Right! We continue work here at Six Things by, erm, not continuing work but getting others to do it for us! Actually, I’m happy to have another repeat offender here, none other than Hall Houston a fellow teacher, blogger and author. Please check out his website and especially his book Provoking Thought, a collection of thinking activities for ELT (with some really nice ones on critical thinking). Here he shares some lesson planning ideas.
In a previous guest post by Vladimira Michalkova on the Six Things blog, the author suggested keeping multiple intelligences theory in mind when designing homework assignments in order to appeal to students with different needs and interests. As Vladimira put it, “Keep changing the style!”
This gave me the idea of assembling six lists for a similar purpose.
These lists could serve as…
* a reminder of the many things a lesson can contain
* a challenge to be more creative
* a gentle nudge to use a broader range of activities
There is some overlap between the lists, and there are probably many other lists that could be included here.
1. Four skills and Five systems
2. Three macrofunctions
3. Stimulus based teaching
4. Five senses
5. Seven (or maybe eleven) Multiple Intelligences
6. Higher order thinking skills
1. Focus on the basics – the four skills (reading, writing, speaking, listening) and the five systems (structure, lexis, phonology, function, discourse). A good place to start.
2. Focus on macrofunctions – Michael Halliday’s list of three macrofunctions. These are social (for example, exchanging thoughts, opinions, feelings), service (for example, getting information from television, public announcements, or a newspaper and using it), and aesthetic (for example, reading a poem or creating a webpage) This list can remind teachers to involve students in a wide range of functions to maximize language use.
3. Focus on adapting stimuli – Tessa Woodward’s unbeatable list of five steps for stimulus based learning. This list is recommended for teachers who want to put a little creativity into their lesson planning. Woodward describes five ways of adapting a stimulus (an object, a text, a podcast, a picture) to encourage language practice in class. These are: meeting the stimulus (introducing the stimulus to students), analysis (breaking the stimuli down to its basic elements), personalization (asking students to relate the stimulus to themselves in some way), alteration and transfer (making a change such as reducing, expanding, creating parallels or opposites), and creation (students make something such as a poster or recording). See Woodward’s Planning Lessons and Courses (P. 56-58) for more about stimulus-based learning including some examples.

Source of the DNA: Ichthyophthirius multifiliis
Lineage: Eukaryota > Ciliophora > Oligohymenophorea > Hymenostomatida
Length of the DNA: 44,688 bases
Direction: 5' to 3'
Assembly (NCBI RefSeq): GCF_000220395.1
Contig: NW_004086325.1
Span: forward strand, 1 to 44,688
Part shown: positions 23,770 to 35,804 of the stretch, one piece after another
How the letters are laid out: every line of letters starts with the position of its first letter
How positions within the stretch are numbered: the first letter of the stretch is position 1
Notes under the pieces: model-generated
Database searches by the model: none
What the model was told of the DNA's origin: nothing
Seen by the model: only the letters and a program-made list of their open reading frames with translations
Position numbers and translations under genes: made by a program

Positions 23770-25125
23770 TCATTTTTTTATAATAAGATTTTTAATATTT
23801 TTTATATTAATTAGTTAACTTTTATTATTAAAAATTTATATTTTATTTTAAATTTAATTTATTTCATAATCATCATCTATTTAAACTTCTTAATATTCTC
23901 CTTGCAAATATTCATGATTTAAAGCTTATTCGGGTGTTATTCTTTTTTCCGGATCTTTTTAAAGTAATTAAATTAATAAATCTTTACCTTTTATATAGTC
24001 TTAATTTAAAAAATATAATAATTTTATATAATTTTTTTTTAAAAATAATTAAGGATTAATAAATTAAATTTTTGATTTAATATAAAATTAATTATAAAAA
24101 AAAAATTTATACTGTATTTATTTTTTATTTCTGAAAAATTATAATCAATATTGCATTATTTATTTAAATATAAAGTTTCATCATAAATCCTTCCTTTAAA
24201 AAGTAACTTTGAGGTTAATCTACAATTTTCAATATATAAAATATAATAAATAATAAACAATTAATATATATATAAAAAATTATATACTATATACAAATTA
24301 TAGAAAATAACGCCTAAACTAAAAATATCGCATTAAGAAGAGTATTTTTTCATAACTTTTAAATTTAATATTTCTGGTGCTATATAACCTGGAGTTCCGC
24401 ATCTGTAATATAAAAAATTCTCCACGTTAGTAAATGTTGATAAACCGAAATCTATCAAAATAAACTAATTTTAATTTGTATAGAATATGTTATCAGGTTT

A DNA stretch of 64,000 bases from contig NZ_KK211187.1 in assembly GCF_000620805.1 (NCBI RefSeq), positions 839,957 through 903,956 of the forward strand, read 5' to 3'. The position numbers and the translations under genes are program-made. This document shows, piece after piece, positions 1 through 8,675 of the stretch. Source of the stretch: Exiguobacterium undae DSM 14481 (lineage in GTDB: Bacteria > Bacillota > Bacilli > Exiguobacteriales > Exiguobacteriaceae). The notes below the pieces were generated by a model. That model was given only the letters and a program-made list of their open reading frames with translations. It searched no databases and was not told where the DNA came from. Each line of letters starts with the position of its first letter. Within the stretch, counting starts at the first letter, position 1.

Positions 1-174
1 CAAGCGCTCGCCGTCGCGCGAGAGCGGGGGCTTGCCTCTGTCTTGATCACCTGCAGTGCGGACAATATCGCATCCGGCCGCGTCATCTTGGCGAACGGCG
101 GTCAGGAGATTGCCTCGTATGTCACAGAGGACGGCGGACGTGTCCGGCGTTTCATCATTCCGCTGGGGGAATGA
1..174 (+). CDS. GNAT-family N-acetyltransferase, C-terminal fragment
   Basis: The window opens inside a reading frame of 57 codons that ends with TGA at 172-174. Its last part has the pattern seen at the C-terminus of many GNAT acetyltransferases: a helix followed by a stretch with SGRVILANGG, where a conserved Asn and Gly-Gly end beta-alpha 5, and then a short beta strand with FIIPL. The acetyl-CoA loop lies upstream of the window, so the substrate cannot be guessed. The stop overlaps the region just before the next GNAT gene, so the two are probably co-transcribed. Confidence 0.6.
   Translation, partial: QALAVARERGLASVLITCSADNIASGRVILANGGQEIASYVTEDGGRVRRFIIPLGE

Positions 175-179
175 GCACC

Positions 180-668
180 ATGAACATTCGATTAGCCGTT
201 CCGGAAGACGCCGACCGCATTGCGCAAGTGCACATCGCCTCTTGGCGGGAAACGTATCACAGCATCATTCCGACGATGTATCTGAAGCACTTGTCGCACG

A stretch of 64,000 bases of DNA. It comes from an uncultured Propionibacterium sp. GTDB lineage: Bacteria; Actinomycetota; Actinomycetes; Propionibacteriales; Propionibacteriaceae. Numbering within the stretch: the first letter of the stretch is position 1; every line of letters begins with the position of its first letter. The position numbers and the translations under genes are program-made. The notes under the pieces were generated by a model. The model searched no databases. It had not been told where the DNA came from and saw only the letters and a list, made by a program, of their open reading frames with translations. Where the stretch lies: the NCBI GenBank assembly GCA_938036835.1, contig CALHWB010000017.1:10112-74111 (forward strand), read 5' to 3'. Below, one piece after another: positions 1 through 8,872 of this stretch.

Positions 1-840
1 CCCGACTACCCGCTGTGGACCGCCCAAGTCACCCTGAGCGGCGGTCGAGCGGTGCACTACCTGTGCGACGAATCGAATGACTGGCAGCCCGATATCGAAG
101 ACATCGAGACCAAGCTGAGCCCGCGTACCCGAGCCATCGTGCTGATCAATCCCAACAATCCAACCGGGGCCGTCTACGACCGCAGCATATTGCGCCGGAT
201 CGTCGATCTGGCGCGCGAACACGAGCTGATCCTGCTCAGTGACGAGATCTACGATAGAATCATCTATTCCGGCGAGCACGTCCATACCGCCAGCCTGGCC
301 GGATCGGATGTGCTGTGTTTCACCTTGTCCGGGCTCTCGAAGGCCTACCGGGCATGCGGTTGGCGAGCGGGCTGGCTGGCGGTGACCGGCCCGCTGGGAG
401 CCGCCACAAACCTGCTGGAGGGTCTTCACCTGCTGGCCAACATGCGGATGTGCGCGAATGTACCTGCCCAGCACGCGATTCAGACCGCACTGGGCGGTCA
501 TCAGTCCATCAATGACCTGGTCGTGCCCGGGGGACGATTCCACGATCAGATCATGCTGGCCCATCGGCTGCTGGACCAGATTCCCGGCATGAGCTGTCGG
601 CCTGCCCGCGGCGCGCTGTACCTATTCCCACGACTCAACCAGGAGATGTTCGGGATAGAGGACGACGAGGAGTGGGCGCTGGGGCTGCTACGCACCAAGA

4. Focus on the senses – vision, hearing, taste, touch, and smell. The first two relate directly to language through reading and listening, and indirectly through use of images and music. The other three provide more of a challenge to incorporate into a lesson. You can bring in realia, food and beverages for students to describe, but a more economical alternative would be to get students to use their imaginations to recall things appealing or unappealing to the senses.
5. Focus on intelligences – Howard Gardner’s Multiple intelligences theory – The seven intelligences are visual-spatial, verbal-linguistic, logical-mathematical, bodily-kinesthetic, musical- rhythmic, interpersonal, and intrapersonal. In addition, there are four more intelligences that are not widely accepted , but might make for some interesting lesson ideas – naturalist intelligence, spiritual intelligence, moral intelligence and existential intelligence.
6. Focus on thinking skills – Benjamin Bloom’s Taxonomy (Knowledge, Comprehension, Application, Analysis, Synthesis, Evaluation) can help with guiding students through different levels of thinking. The website www.in2edu.com has an easy to follow chart for ways to exploit Bloom’s Taxonomy in the classroom. (Bloom’s Taxonomy Wheel)
So what’s missing? What lists would you recommend for other teachers? Post them here.